FBI photographer frames discussion for students

By Loribeth Reynolds

Conner
Conner

Steven Conner, Portland, Oregon, has had a long lasting successful career, and it all started at Hutchinson Community College.

Conner began college in1968, and finished in 1975. Shortly after his first year at HCC, he was called to serve in the Navy for four years. When he returned he was interested in finishing his education. When he re-enrolled in 1974, he joined Dragon’s Tale and the campus newspaper, The Collegian.

“On the first floor of Lockman in the business offices, above a bookshelf, is a framed photo of five photographers on a jungle gym. That was us,” Conner said. “We took about 75 percent of the yearbook and Collegian photos that year.”

Conner learned about photography at HCC. He visited campus April 15 and talked to the current Collegian newspaper staff.

He shared techniques on how to get that perfect shot. For example, he recalls lying on his back next to a pole vaulter, during a track meet, to get a different perspective. His experience taking photos at the college served him well.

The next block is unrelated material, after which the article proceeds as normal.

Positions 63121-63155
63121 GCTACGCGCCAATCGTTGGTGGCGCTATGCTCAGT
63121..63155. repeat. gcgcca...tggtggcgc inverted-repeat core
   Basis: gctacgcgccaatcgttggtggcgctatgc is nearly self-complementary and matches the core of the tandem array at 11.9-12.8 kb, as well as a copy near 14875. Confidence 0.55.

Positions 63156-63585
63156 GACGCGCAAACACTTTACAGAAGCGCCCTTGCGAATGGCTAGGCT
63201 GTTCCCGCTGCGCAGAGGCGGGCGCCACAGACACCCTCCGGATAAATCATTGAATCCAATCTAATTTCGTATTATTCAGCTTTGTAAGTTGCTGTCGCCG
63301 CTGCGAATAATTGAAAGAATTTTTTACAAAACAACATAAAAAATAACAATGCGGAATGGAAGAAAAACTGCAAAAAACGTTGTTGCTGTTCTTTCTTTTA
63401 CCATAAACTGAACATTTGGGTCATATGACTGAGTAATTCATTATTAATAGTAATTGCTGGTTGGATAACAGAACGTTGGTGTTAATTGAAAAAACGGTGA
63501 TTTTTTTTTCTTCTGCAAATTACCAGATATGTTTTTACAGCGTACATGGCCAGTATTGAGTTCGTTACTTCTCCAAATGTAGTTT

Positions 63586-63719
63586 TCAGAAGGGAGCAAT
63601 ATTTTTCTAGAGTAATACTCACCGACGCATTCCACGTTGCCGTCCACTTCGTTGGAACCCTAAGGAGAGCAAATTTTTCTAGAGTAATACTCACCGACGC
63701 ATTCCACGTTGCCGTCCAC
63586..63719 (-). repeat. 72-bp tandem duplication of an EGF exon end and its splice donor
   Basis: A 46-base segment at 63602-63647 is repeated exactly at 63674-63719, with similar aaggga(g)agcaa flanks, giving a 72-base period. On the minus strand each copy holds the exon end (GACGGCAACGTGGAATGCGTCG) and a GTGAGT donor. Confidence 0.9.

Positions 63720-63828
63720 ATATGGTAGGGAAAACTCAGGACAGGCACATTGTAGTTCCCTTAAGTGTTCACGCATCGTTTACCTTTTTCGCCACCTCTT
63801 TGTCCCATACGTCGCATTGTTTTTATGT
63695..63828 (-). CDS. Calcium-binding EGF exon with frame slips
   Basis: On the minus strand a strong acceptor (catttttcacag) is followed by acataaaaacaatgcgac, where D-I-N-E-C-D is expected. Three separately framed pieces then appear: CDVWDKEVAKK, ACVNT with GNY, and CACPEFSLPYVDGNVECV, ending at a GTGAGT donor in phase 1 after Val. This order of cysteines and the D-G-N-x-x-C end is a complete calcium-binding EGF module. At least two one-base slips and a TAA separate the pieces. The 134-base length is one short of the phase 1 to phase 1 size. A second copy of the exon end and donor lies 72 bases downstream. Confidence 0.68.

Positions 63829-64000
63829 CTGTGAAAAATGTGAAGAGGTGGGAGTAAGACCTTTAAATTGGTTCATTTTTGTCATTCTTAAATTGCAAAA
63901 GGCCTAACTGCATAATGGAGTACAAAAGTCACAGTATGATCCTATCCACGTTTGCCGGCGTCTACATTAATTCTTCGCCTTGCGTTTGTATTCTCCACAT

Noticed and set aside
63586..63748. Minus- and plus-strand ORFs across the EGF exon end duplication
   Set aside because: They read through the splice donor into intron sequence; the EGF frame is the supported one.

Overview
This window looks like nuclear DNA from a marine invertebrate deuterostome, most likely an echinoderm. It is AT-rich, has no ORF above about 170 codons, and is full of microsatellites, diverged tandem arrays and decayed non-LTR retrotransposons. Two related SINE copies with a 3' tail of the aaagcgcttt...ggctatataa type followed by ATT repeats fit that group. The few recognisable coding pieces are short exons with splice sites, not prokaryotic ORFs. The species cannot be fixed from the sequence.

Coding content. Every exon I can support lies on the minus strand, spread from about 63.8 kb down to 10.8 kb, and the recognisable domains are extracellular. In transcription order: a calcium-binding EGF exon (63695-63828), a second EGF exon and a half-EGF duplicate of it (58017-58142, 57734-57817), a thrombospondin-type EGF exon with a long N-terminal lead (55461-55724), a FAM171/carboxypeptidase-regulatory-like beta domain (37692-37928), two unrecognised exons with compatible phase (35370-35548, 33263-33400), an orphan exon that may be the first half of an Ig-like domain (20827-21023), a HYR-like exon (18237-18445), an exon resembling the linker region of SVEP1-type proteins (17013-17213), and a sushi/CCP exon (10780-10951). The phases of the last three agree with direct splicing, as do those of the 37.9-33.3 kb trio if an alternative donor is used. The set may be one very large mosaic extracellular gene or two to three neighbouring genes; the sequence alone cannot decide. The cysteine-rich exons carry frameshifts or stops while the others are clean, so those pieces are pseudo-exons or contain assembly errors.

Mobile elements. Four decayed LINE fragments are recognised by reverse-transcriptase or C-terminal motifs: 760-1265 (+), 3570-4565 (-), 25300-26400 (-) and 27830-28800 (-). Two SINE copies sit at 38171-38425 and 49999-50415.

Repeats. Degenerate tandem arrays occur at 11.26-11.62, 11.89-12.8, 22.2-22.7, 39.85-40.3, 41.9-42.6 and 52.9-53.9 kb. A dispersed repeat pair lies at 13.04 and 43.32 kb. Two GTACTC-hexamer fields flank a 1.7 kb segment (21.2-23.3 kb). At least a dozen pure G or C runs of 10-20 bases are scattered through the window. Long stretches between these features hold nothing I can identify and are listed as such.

Conner is now a field photographer and “evidence response team leader” for the FBI in Portland. With only 52 jobs like his in the world, he recognized he had to work hard to be where he is.

Some of his FBI work has been in “stakeout” situations, where his job was to stay out of sight, in a parked car, and take long-range photos of gang members wanted as murder suspects.

He has worked many investigative cases, using state-of-the-art photography techniques to find evidence like fingerprints, DNA, footprints — and the truth.

“I would say my favorite part of the job is finding the truth,” Conner said. “Finding out what really happened at the scene. That’s what investigative work is all about.”

Conner was hired at the FBI because of his previous experience taking photos.

After college, he became a commercial photographer. This gave him a wide range of experience. For example, he did photography work 7,000 feet underground, to document a mining process.

He also used ultrasensitive Kodachrome slide film to document surgical procedures for training surgeons. He never passed on an opportunity to learn and he urges students to do the same.

“Figure out what it is you want to do,” Conner said.

“Find a mentor, and talk with them often, and never forget to practice, practice, practice.”

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